Cathy O'Neil

“Will those insights be tested,or simply used to justify the status quo and reinforce prejudices? When I consider the sloppy and self-serving ways that companies use data, I'm often reminded of phrenology, a pseudoscience that was briefly the rage in the nineteenth century. Phrenologists would run their fingers over the patient's skull, probing for bumps and indentations. Each one, they thought, was linked to personality traits that existed in twenty-seven regions of the brain. Usually the conclusion of the phrenologist jibed with the observations he made. If the patient was morbidly anxious or suffering from alcoholism, the skull probe would usually find bumps and dips that correlated with that observation - which, in turn, bolstered faith in the science of phrenology. Phrenology was a model that relied on pseudoscientific nonsense to make authoritative pronouncements, and for decades it went untested. Big Data can fall into the same trap. Models like the ones that red-lighted Kyle Behm and black-balled foreign medical students and St. George's can lock people out, even when the "science" inside them is little more than a bundle of untested assumptions.”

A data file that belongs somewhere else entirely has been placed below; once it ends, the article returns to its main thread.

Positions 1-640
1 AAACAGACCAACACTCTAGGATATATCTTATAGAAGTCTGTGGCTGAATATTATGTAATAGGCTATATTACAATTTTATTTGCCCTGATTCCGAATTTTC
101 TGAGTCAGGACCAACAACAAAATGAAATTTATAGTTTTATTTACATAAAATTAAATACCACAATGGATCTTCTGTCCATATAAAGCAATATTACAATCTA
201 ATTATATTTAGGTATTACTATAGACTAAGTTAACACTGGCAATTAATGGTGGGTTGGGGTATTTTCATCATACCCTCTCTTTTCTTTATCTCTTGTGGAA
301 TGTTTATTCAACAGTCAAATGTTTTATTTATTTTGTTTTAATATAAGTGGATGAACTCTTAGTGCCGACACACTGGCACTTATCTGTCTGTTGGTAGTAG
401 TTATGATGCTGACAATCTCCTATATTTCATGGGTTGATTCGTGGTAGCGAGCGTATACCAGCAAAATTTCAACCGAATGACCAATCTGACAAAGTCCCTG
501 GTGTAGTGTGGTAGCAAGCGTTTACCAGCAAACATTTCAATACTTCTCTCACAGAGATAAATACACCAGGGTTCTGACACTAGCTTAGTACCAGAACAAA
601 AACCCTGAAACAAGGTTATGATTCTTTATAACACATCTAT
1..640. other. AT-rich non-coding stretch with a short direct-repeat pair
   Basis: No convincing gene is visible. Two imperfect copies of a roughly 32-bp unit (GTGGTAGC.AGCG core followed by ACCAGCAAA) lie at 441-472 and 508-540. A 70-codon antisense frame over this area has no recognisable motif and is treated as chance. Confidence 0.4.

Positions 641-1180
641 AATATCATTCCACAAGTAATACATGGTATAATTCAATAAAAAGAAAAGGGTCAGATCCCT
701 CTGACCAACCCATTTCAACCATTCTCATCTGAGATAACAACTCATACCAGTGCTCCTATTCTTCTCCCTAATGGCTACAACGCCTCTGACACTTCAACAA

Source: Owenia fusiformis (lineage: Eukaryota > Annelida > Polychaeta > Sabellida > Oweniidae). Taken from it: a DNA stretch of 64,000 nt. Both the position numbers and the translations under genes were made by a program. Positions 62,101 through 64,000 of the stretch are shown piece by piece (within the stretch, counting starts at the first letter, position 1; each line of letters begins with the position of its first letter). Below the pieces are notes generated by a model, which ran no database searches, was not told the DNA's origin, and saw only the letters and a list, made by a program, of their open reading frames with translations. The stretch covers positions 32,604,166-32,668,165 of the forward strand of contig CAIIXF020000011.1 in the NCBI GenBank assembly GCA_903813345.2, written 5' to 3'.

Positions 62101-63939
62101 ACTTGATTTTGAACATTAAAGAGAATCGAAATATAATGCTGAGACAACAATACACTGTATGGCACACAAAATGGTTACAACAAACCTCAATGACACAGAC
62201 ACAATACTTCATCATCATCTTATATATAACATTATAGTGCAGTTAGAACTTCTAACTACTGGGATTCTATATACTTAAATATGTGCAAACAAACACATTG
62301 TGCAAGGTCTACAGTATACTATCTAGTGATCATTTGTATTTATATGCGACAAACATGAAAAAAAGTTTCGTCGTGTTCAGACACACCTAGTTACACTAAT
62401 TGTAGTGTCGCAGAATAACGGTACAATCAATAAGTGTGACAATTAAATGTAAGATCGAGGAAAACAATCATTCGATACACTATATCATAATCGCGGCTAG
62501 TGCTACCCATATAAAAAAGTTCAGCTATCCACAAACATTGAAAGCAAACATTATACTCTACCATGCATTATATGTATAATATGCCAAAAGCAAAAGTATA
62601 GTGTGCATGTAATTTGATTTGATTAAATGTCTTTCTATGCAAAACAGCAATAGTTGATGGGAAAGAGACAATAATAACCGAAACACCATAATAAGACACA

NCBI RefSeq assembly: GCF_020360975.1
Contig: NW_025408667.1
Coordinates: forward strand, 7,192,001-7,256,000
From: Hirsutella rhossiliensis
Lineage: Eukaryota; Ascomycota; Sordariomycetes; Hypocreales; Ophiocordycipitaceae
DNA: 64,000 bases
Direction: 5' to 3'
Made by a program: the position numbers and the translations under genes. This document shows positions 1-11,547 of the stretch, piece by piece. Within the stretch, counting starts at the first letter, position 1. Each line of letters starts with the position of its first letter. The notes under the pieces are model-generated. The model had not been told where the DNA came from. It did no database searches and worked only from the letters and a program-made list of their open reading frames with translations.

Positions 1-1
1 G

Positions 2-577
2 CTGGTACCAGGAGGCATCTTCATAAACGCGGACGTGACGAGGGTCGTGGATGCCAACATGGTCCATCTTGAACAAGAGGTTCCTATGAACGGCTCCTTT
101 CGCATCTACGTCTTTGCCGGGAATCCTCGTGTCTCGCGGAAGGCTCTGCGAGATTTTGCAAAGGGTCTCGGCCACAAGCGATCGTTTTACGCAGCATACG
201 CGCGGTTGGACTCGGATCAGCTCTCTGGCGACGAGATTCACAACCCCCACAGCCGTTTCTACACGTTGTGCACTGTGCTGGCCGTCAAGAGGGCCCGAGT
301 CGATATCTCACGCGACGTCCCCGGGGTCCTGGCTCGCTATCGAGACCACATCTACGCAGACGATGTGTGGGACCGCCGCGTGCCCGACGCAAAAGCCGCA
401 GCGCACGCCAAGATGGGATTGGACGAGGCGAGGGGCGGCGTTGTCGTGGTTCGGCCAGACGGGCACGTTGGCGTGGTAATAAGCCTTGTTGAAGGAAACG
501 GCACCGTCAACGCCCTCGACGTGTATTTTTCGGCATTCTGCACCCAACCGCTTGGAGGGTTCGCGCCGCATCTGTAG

Cathy O'Neil, Weapons of Math Destruction: How Big Data Increases Inequality and Threatens Democracy
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Weapons of Math Destruction: How Big Data Increases Inequality and Threatens Democracy Weapons of Math Destruction: How Big Data Increases Inequality and Threatens Democracy by Cathy O'Neil
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